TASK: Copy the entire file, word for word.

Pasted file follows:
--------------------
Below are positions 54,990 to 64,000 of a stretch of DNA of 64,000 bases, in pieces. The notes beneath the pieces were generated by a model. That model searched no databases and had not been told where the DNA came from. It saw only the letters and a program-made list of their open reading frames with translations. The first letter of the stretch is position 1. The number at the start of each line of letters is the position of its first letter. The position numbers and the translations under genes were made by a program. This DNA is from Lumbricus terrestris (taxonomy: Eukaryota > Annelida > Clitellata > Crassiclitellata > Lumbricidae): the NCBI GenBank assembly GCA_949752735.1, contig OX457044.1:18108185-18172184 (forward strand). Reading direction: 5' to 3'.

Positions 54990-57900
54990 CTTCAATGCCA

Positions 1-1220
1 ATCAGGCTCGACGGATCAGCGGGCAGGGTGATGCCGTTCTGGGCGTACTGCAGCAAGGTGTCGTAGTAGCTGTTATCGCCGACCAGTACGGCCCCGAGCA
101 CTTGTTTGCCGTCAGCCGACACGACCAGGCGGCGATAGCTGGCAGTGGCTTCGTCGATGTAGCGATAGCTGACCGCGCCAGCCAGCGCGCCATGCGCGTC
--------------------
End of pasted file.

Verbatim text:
Below are positions 54,990 to 64,000 of a stretch of DNA of 64,000 bases, in pieces. The notes beneath the pieces were generated by a model. That model searched no databases and had not been told where the DNA came from. It saw only the letters and a program-made list of their open reading frames with translations. The first letter of the stretch is position 1. The number at the start of each line of letters is the position of its first letter. The position numbers and the translations under genes were made by a program. This DNA is from Lumbricus terrestris (taxonomy: Eukaryota > Annelida > Clitellata > Crassiclitellata > Lumbricidae): the NCBI GenBank assembly GCA_949752735.1, contig OX457044.1:18108185-18172184 (forward strand). Reading direction: 5' to 3'.

Positions 54990-57900
54990 CTTCAATGCCA

Positions 1-1220
1 ATCAGGCTCGACGGATCAGCGGGCAGGGTGATGCCGTTCTGGGCGTACTGCAGCAAGGTGTCGTAGTAGCTGTTATCGCCGACCAGTACGGCCCCGAGCA
101 CTTGTTTGCCGTCAGCCGACACGACCAGGCGGCGATAGCTGGCAGTGGCTTCGTCGATGTAGCGATAGCTGACCGCGCCAGCCAGCGCGCCATGCGCGTC